You can download the code here, but you might want to wait till after the presentation when it will be finished.

September 13, 2010 Posted by | Uncategorized | , , | 3 Comments

Freakin’ Moq

While I, like many developers,  appreciate Moq immensely, its not perfect.

Here’s an interesting way to freak out Moq 3.1:

It seems that if you use a 2 dimensional array as a parameter (a common scenario in fixed income) Moq will throw an error when accessing the Moq’d object.

This code:

public interface IFreakOutMoq { void FooBar(string[,] Strings); }

var badMock = new Mock<IFreakOutMoq>();
var badMockObj = badMock.Object;   //exception here

Will throw one of these exceptions (I’ve seen both on different systems):

System.TypeLoadException: System.TypeLoadException: Signature of the body and declaration in a method implementation do not match.

System.TypeLoadException: Method ‘FooBar’ does not have an implementation..

A simple solution is to use a Moq friendly object instead of the 2D array:

public class TwoDArray<T> {
private readonly T[,] _array;

public TwoDArray(T[,] array)     {    _array = array;     }

public T this[int x, int y]     {         get { return _array[x, y]; }     }
public T[,] Array     {         get { return _array; }     }   }
}

Here’s a test class that shows a working and failing example:

using System; using System.Text; using System.Collections.Generic; using System.Linq; using Microsoft.VisualStudio.TestTools.UnitTesting; using Moq; using TestProject;   namespace TestProject {   /// <summary> /// an array implementation that doesn't ///     freak Moq out on MockObj.Obj /// /// if you put a 2d array as a param and call mockedObj.Object /// moq will throw exception: ///     System.TypeLoadException: System.TypeLoadException: ///             Signature of the body and declaration ///             in a method implementation do not match. ///     or  System.TypeLoadException: Method 'FooBar' ///             does not have an implementation.. /// /// this object can be used instead and moq is fine /// </summary> /// <typeparam name="T"></typeparam> public class TwoDArray<T> {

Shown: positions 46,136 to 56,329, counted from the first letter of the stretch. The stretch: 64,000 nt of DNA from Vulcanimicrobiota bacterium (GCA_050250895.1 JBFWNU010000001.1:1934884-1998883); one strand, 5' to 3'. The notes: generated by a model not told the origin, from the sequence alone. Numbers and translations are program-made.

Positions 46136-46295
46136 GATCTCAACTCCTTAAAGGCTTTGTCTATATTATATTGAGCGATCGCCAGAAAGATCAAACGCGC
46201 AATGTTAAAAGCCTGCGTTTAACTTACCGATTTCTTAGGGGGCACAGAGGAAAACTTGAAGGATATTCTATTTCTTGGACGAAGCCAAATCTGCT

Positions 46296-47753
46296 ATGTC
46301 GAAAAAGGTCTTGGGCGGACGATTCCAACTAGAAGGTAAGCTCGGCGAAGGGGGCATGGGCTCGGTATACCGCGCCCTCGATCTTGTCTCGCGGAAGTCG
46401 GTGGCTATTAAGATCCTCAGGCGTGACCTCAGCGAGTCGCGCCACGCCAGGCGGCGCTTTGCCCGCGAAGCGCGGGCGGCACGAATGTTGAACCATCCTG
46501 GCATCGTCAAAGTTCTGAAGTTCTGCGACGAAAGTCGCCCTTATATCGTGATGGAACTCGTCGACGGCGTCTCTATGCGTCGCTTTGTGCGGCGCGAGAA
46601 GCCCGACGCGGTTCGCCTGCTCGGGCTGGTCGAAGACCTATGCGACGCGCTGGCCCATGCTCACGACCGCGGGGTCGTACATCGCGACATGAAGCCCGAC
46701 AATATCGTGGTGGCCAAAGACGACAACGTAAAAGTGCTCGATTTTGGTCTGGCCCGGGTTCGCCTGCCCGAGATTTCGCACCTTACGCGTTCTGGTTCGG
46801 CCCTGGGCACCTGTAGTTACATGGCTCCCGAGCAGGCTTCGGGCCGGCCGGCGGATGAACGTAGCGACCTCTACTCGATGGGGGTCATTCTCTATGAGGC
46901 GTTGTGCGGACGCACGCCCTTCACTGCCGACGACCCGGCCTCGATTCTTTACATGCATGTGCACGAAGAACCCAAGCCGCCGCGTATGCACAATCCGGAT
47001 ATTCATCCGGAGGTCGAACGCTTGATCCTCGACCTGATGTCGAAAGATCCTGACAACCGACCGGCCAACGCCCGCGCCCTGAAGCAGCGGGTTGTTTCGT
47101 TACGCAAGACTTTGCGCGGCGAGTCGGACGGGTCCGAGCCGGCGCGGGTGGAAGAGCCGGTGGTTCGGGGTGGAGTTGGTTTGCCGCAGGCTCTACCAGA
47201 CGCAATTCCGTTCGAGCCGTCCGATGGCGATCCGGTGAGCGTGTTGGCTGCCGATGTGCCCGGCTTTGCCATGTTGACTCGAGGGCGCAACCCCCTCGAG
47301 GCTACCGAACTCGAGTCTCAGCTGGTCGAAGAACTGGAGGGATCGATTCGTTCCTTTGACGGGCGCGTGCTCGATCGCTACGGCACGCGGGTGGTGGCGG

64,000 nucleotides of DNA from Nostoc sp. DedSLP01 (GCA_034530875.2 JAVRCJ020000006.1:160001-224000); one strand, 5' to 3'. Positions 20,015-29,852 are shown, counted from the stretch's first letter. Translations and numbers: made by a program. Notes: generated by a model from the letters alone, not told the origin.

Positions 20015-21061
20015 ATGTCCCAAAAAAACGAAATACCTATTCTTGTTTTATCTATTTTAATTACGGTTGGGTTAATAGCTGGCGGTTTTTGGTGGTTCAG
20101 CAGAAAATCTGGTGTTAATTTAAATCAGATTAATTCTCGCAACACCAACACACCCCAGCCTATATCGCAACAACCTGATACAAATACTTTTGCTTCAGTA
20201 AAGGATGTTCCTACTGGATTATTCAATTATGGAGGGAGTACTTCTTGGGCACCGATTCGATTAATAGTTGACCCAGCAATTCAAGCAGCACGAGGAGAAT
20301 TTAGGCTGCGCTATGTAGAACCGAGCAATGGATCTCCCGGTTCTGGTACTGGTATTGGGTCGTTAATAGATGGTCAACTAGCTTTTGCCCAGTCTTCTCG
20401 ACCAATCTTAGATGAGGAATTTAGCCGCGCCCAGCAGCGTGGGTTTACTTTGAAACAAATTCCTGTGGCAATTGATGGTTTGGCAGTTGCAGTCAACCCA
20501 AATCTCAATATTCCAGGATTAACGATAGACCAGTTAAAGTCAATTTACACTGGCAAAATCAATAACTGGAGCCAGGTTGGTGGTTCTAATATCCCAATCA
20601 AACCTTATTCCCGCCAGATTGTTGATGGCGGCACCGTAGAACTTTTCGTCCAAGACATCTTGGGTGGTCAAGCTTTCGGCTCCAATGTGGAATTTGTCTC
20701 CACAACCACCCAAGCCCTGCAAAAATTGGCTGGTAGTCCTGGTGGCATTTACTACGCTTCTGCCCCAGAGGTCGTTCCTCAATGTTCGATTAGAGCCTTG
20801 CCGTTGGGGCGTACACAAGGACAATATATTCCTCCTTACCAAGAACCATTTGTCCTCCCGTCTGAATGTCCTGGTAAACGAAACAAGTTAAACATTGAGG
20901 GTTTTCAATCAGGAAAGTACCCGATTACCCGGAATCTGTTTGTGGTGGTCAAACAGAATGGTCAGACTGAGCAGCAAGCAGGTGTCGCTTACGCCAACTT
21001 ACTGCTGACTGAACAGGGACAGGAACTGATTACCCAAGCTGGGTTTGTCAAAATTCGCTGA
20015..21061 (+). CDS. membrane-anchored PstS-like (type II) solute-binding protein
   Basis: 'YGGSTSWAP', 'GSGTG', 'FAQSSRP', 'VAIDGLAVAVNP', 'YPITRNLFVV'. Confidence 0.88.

private readonly T[,] _array;       public TwoDArray(T[,] array)     {         _array = array;     }
public T this[int x, int y]     {         get { return _array[x, y]; }     }
public T[,] Array     {         get { return _array; }     }
}   }
/// <summary> /// mocking this interface causes: /// System.TypeLoadException: ///         Method 'FooBar' in type ///         'IFreakOutMoqProxy2dec23fc008646958fc3bae70cbe067b' ///         does not have an implementation.. /// </summary> public interface IFreakOutMoq { void FooBar(string[,] Strings); }     public interface IMoqOK { void FooBar(TwoDArray<string> Strings); }   /// <summary> /// Summary description for UnitTest1 /// </summary> [TestClass] public class UnitTest1 {   [TestMethod] public void TestMethod1() {
var goodMock = new Mock<IMoqOK>();
var mockObj = goodMock.Object;
var badMock = new Mock<IFreakOutMoq>();
var badMockObj = badMock.Object; //exception will be thrown here
Assert.IsNotNull(mockObj);
Assert.IsNotNull(badMockObj);   } }

September 9, 2010 Posted by | Uncategorized | , , , | Leave a comment

Channel9 Slurpy Update

I discovered a couple things since I posted the Channel9 Video Slurper instructions.

It seems that HTTrack doesn’t like pound signs in URLs, so the examples in my original post would only download the first page.  So I changed the #’s to ?’s and its working just fine.

I found a way to increase the speed.  Normally it seems throttled at 25K, but if you enter 999999 in Options/Limits/Max Transfer Rate, it will go to 100K.

Hopefully the redesign of Channel9 doesn’t break the setup.

September 7, 2010 Posted by | Uncategorized | , , | Leave a comment

Moq Does That

I just needed to Mock multiple interfaces for the first time and it was there and super easy to use.

Thank you Moq.

September 2, 2010 Posted by | Uncategorized | , | Leave a comment